Nothing has really changed and everyone saw this coming a long time ago. But it highlights the inflexibility of the single currency system put together with duct tape and a complete lack of any central authority that can make things happen. Our system, despite its flaws, is far more flexible and responsive.  Remember this the next time a politician calls our Federal Reserve system “treasonous” or otherwise plans to abolish it.

15 thoughts on “Euro Contrast

  1. That’s not that complicated a story for Italy. It is what happens to just about anyone who maxes out their credit cards and has the bank raise the rate on them. Italy is no different than a person who went on a spending spree. We will have to do that too but we are able to put it off longer is all.

    • You know, I could have saved about 700 words by saying it that way. 🙂 The USofA is able to put off a reckoning, yes, but that does not necessarily mean that we meet the same fate later. A lot depends on what we do with the time we can buy.
      Given that we know there are major transformations going on in our economy we can use our (still) good credit and mechanisms for borrowing to get us there. I agree, however, that simply maintaining the spending spree only gets us to the same place slower – which is mostly what I think we’ve done over the first decade of this Managed Depression.

    • Well, it might. Corporate profits are what usually drives the stock market, and they are not bad right now. A lot of my friends on the Left will say that these profits are a bad thing, but they have been leading into something like a mild expansion and the need for more employees – which is getting a bit stronger all the time (though it is still very weak).
      So if the market is watching corporate profits and a stable if slowly improving job picture, it should rebound. If it becomes convinced that Euroland will take down the developed world it’ll stay down. Something tells me that MF Global is a bigger story for us because it reminds us how Europe affects us here in the USofA – and then we start to care about Italy, a nation whose internal politics (let alone EU politics) is utterly unfathomable to us. That’s a good way to cause worry. Justified worry? The short answer is “No”, but the long answer is “Yes”. 🙂

  2. so our system makes quick action possible … it also makes hidden action possible behind closed doors … at least in europe they have to bail out the big companies and banks in the light of day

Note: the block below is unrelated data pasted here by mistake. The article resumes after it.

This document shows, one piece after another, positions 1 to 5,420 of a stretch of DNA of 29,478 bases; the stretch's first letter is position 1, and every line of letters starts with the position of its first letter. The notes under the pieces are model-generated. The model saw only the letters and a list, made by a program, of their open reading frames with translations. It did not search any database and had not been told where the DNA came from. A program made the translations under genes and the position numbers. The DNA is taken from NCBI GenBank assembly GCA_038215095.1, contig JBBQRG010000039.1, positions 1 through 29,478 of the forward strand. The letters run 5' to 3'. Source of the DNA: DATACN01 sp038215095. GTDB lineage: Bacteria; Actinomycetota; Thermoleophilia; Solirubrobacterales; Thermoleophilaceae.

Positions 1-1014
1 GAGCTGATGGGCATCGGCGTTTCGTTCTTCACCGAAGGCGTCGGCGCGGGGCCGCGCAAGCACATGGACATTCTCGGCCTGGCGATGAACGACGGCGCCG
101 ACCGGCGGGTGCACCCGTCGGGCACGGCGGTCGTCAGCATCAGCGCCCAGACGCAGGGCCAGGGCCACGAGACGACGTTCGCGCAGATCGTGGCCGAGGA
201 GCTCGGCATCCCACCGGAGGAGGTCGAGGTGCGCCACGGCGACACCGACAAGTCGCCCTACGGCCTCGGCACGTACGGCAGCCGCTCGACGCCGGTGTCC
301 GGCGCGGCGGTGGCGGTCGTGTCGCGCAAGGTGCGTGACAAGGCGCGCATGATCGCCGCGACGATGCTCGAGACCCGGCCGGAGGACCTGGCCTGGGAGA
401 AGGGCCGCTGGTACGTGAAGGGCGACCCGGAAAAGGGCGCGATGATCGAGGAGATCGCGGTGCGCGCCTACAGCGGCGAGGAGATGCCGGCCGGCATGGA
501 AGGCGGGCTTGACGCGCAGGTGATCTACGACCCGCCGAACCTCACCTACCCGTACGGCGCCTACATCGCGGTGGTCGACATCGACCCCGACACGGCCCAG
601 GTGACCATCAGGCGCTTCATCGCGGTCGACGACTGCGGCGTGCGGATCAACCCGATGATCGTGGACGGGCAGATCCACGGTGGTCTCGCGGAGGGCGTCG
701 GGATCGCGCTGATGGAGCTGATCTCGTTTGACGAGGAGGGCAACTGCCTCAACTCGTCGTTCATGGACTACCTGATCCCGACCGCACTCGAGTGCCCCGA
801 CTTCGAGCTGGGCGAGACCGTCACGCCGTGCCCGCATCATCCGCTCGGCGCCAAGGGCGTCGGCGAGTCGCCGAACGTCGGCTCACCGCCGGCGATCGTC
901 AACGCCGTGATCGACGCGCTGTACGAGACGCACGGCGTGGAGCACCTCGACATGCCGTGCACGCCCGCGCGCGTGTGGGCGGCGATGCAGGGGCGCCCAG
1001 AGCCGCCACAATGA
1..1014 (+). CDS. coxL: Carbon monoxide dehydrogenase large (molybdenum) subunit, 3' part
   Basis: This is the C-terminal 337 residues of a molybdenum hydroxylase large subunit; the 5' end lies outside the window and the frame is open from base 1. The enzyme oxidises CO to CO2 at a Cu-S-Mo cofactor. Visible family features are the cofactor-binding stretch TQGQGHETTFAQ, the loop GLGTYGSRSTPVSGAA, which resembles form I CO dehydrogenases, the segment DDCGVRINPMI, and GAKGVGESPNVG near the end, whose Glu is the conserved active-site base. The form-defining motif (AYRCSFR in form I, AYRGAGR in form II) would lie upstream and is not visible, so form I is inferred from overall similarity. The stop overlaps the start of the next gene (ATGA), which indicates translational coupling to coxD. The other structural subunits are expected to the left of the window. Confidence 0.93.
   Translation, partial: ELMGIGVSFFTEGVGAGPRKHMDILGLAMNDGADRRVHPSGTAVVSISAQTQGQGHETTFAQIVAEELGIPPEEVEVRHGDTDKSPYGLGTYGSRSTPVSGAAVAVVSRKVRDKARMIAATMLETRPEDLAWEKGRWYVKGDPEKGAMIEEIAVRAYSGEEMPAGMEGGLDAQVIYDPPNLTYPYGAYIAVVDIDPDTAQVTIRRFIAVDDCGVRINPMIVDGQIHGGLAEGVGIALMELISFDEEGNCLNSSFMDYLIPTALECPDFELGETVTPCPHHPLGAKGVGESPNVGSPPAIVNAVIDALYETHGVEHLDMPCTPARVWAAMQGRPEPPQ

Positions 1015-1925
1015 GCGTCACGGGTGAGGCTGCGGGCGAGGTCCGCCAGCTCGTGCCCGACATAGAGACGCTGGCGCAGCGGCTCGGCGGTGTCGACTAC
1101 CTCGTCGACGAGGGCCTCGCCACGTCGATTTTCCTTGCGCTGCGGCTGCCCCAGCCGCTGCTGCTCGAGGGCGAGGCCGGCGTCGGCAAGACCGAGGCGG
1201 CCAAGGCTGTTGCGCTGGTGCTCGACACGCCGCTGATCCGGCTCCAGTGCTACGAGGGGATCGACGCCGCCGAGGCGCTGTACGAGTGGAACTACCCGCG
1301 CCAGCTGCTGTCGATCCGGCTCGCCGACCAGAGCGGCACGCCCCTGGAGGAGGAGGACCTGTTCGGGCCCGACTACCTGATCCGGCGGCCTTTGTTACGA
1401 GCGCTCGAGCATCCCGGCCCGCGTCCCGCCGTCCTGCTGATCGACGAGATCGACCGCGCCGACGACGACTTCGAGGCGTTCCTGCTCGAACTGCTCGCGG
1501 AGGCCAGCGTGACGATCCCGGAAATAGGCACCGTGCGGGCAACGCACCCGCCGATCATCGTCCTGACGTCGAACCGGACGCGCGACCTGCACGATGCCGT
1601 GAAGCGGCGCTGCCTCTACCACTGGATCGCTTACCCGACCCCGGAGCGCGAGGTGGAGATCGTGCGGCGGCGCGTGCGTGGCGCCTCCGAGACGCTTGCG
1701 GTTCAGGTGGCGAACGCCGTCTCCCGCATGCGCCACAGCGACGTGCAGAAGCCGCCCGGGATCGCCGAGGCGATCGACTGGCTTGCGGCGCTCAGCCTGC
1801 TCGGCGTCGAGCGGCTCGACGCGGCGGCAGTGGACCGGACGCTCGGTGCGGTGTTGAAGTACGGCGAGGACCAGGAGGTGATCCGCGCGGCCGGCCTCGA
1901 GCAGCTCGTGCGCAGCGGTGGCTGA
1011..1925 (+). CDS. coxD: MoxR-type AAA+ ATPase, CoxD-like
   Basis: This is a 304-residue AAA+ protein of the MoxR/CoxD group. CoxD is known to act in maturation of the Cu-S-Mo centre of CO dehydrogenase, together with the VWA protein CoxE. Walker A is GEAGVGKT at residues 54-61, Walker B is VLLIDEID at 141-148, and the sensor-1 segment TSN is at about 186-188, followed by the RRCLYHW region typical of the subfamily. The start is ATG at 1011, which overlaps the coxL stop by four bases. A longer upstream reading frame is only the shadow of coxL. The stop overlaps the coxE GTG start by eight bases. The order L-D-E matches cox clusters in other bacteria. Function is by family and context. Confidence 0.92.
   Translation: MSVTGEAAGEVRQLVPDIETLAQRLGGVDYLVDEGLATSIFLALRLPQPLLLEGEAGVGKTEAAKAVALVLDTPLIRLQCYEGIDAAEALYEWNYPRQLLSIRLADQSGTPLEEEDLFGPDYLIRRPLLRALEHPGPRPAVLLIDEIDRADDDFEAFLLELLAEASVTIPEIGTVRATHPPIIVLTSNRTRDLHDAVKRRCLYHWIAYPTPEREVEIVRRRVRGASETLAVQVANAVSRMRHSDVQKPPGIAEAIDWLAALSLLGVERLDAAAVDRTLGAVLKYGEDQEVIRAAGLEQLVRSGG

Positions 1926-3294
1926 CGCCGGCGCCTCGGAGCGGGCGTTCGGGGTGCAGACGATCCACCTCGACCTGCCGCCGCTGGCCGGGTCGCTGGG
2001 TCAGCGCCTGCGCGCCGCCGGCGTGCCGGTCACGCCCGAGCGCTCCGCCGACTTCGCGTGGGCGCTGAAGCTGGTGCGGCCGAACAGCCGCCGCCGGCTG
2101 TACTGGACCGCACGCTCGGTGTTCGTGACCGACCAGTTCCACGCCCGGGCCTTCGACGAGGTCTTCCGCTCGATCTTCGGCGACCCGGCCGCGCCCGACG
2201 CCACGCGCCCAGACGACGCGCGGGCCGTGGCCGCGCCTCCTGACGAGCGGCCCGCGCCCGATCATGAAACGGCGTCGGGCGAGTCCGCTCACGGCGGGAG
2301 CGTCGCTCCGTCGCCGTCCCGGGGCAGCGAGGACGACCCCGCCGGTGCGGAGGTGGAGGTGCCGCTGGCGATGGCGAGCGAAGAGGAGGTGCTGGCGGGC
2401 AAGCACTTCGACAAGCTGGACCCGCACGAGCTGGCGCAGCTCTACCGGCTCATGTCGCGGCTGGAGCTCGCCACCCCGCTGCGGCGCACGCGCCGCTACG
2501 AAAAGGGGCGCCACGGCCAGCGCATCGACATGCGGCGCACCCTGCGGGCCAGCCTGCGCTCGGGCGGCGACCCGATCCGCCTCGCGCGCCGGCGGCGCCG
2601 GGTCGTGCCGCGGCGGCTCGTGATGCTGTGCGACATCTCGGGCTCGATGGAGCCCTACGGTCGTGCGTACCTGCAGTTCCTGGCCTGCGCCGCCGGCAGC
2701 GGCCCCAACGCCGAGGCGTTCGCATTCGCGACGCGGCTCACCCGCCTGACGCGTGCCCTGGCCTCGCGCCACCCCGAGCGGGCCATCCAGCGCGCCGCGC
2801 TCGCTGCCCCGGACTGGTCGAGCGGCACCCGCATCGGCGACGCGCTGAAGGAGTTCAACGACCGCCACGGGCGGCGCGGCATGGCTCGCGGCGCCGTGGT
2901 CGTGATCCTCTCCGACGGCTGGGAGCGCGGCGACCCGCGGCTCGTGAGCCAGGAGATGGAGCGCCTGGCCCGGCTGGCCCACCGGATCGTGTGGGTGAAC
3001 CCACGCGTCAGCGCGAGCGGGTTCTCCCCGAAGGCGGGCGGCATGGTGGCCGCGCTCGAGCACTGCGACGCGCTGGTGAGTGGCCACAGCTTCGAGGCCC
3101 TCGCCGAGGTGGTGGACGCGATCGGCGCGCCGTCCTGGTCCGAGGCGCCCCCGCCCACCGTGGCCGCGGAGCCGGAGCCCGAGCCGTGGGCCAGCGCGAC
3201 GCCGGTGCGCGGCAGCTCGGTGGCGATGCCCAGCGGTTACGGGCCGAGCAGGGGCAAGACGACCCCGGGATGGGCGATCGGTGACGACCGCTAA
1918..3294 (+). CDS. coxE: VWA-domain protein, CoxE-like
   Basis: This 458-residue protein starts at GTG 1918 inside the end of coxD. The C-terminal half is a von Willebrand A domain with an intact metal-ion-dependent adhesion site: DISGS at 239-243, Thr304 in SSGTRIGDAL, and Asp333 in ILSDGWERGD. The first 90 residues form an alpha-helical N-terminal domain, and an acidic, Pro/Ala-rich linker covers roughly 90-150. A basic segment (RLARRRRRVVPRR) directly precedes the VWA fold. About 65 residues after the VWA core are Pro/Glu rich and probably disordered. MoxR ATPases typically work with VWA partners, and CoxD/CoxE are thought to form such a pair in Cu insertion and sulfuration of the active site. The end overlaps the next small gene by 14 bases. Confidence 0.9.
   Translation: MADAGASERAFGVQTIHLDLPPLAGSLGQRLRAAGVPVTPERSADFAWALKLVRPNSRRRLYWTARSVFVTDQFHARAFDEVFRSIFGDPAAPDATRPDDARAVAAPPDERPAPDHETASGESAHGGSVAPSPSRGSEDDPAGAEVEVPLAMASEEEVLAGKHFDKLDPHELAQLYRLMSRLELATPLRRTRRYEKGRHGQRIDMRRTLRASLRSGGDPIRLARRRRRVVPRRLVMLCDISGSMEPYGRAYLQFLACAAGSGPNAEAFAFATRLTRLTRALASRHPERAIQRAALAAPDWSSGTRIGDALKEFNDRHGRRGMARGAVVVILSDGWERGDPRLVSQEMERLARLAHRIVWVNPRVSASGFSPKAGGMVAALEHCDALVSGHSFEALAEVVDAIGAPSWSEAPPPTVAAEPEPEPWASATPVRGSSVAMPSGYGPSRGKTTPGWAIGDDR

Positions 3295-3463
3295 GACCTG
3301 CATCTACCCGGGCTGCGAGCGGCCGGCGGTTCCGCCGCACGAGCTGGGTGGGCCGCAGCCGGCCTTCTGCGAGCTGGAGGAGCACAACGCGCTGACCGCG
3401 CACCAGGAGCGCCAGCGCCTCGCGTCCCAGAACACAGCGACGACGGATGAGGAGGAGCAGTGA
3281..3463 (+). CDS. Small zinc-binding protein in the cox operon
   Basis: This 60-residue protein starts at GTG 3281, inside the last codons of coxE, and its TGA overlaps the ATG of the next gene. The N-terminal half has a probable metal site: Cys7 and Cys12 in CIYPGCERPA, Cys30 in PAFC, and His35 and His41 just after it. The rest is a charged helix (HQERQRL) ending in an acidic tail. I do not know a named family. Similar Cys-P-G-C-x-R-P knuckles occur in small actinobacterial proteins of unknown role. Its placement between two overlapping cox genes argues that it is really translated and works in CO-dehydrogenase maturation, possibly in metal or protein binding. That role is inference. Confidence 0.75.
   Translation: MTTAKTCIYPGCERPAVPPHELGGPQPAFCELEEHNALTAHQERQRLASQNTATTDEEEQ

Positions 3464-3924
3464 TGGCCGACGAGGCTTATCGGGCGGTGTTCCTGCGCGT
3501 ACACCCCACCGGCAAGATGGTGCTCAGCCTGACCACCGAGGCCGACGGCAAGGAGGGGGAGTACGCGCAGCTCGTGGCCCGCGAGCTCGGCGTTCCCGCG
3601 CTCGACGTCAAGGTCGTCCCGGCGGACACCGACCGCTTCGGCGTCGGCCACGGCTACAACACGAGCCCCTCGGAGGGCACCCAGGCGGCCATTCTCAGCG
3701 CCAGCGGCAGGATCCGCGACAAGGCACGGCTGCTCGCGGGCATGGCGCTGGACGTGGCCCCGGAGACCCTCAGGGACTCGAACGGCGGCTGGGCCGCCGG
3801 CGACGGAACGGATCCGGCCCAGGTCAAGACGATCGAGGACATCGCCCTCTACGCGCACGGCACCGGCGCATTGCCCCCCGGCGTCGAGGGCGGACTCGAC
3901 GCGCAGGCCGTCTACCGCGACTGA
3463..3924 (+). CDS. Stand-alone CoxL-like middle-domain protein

• Yes, that is true. We definitely need more disclosure at the least. The last time we got it the bill was sponsored in the House by Ron Paul and in the Senate by Bernie Sanders – that tells you something about the politics of getting that to happen. And the result was breathtaking – I covered it last December in a piece linked above.
      I do agree completely that more openness is very important, as are checks and balances more like the Federal Government itself (as I have also written). But I hold that at its root our system will beat theirs anytime in a crisis – and there is reason to believe that globalism and new economic theories are going to dramatically increase the number of financial crisis that need attention.

  3. The ECB actually raised rates over the last year, didn’t it? I don’t think that was very wise policy given the need to get things moving. They claimed to be worried about inflation, as you talked about here, but it seems that with a major national debt crisis there would be a lot of Euros vaporizing overnight. So I don’t think they have a consistent policy other than more and more austerity

    • Right. They are doing one thing and doing it well. They are not the bailout bank – and they really can’t be. That’s up to Germany to bail out everyone – or so it seems. This doesn’t make a lot of sense to most of us in the USofA, but it’s the reality. I do agree that they may well have to reduce rates again when it all hits the fan, so they may yet be part of the solution – but not really on purpose.